However, concerning the argument of an individual without comparison to others, there is more to be gained as well as more to be said about Godel's theorems. Assuming this person has a describable set of axioms and does not make logical errors within this system, then it is quite conceivable that the system may be formalized. Once formalized, and considering human can count, it is reasonable to assume this system can operate on the naturals. Therefore it is subject to Godel's incompleteness theorems. What does this mean though, in actuality? How does this manifest itself in the real world? Godel's theorem claims the existence of true statements which can not be proven to be true. Maybe under one person's axioms the statement "cats ought to eat human flesh" is true but cannot be proven to be so. It's inconceivable and arguably irrelevant really the possibilities. The reason I call it irrelevant is because this lies in the realm of humans and human biases and behavior. Humans will not posit some unjustifiable statement to be true. They themselves will not believe it nor will anyone else, and because of the nature of axiomatic logic and the difference in axioms all humans seem to have, it wouldn't even apply to anyone else, necessarily. I realize there are exceptions, namely the case where somebody uses illogical justification to claim a statement true, although I find the chances of this being one of these sought out unprovable but true statements quite low, and my point on irrelevance to other humans still stands.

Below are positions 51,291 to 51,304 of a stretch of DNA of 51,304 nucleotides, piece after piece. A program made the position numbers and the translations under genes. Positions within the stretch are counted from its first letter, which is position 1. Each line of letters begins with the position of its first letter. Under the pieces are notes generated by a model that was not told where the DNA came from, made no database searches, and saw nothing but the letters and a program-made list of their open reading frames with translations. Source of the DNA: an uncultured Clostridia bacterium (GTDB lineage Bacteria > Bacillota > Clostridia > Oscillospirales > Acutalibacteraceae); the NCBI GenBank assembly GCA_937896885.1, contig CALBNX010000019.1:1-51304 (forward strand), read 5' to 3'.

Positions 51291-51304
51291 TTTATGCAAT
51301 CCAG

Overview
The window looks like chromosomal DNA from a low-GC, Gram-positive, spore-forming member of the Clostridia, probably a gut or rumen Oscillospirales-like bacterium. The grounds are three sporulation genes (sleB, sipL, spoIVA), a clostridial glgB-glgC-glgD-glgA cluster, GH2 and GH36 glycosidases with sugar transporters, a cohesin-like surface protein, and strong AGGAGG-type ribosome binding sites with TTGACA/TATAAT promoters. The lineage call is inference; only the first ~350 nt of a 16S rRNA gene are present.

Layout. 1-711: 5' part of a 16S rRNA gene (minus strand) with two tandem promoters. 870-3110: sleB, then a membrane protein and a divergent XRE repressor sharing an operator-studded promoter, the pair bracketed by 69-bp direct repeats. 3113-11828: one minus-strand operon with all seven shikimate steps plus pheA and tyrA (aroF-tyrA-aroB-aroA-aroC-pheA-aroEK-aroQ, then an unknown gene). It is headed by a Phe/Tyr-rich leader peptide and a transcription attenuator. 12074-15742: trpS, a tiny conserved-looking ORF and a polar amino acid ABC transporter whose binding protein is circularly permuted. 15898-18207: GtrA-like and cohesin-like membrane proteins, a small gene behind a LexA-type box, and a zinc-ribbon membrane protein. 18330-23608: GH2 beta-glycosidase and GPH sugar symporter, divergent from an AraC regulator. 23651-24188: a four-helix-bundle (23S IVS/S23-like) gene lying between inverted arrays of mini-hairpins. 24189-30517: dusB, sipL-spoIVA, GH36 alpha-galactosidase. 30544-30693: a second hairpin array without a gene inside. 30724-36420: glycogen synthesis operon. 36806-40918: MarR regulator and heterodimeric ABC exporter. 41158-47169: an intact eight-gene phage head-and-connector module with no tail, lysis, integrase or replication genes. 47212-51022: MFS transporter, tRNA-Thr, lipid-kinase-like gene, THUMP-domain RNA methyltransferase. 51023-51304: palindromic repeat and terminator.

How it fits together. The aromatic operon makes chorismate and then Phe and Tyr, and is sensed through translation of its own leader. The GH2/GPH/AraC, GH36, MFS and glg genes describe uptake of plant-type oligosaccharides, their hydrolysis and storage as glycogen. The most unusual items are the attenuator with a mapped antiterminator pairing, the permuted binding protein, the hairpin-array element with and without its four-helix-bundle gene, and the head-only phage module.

Alongside all this it's important to note that not human has a well-defined set of axioms that they can ever completely state in explicit logic. Humans are simply too human to understand exactly what the foundations of their reason is, if it's consistent, complete, or contradictory. Interestingly enough, there are ways to find and talk about (from my understanding, this specifically is not something I'm well-educated in) unprovable but true statements in computer science. I've heard from others in my studies that in some areas of the field it's actually quite a significant and well-understood issue. So theoretically, if humans could have a well-defined set of axioms for their reason, these person-specific Godel statements may be better understood. Although like I said, that's not possible.

Your question touched on a lot of interesting concepts in the field of logic and I hope they served you well in your learning. With that said, it is clear to me that you and your friend have minimal education in the field of logic and I would highly encourage you to study more as to better understand these grandiose topics you're trying to critique.

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    "because of its self-referential nature". Not always correct: self-referentiality was only a "technique". Later researches have found ""natural" example of a true statement about the integers that could be stated in the language of arithmetic, but not proved in Peano arithmetic" without use of self-referentiality. See Paris–Harrington theorem May 25, 2022 at 7:47
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    [GIT]( proves that - under the condition of the theorem: formalized system, consistency, etc - there is an undecidable statement, i.e. a statement G such that both G and not-G are unprovable form the axioms of the system. Due to the fact that both a re "syntactically correct" formulas, and thus meaningful, our natural expectation is that one of them (and only one, due to consistency) must be TRUE in the "natural" interpretation of the system. May 25, 2022 at 7:50